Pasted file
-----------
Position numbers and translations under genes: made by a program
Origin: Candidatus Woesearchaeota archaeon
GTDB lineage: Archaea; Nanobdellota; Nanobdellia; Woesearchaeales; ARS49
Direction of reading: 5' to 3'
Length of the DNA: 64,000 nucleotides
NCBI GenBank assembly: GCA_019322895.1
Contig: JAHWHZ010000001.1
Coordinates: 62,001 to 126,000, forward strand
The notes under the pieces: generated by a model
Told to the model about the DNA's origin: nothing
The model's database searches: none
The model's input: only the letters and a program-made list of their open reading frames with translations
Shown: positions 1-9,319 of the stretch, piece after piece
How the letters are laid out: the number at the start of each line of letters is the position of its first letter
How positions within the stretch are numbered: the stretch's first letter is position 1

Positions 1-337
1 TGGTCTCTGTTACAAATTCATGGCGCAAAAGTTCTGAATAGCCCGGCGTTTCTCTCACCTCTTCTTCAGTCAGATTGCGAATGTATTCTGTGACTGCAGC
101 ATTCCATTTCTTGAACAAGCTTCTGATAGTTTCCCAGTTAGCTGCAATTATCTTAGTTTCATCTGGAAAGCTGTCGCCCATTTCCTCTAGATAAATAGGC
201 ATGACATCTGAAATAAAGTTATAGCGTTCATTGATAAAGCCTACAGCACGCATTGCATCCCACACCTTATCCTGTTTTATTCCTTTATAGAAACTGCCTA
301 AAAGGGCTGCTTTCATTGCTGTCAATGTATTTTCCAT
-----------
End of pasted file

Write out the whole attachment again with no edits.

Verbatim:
Position numbers and translations under genes: made by a program
Origin: Candidatus Woesearchaeota archaeon
GTDB lineage: Archaea; Nanobdellota; Nanobdellia; Woesearchaeales; ARS49
Direction of reading: 5' to 3'
Length of the DNA: 64,000 nucleotides
NCBI GenBank assembly: GCA_019322895.1
Contig: JAHWHZ010000001.1
Coordinates: 62,001 to 126,000, forward strand
The notes under the pieces: generated by a model
Told to the model about the DNA's origin: nothing
The model's database searches: none
The model's input: only the letters and a program-made list of their open reading frames with translations
Shown: positions 1-9,319 of the stretch, piece after piece
How the letters are laid out: the number at the start of each line of letters is the position of its first letter
How positions within the stretch are numbered: the stretch's first letter is position 1

Positions 1-337
1 TGGTCTCTGTTACAAATTCATGGCGCAAAAGTTCTGAATAGCCCGGCGTTTCTCTCACCTCTTCTTCAGTCAGATTGCGAATGTATTCTGTGACTGCAGC
101 ATTCCATTTCTTGAACAAGCTTCTGATAGTTTCCCAGTTAGCTGCAATTATCTTAGTTTCATCTGGAAAGCTGTCGCCCATTTCCTCTAGATAAATAGGC
201 ATGACATCTGAAATAAAGTTATAGCGTTCATTGATAAAGCCTACAGCACGCATTGCATCCCACACCTTATCCTGTTTTATTCCTTTATAGAAACTGCCTA
301 AAAGGGCTGCTTTCATTGCTGTCAATGTATTTTCCAT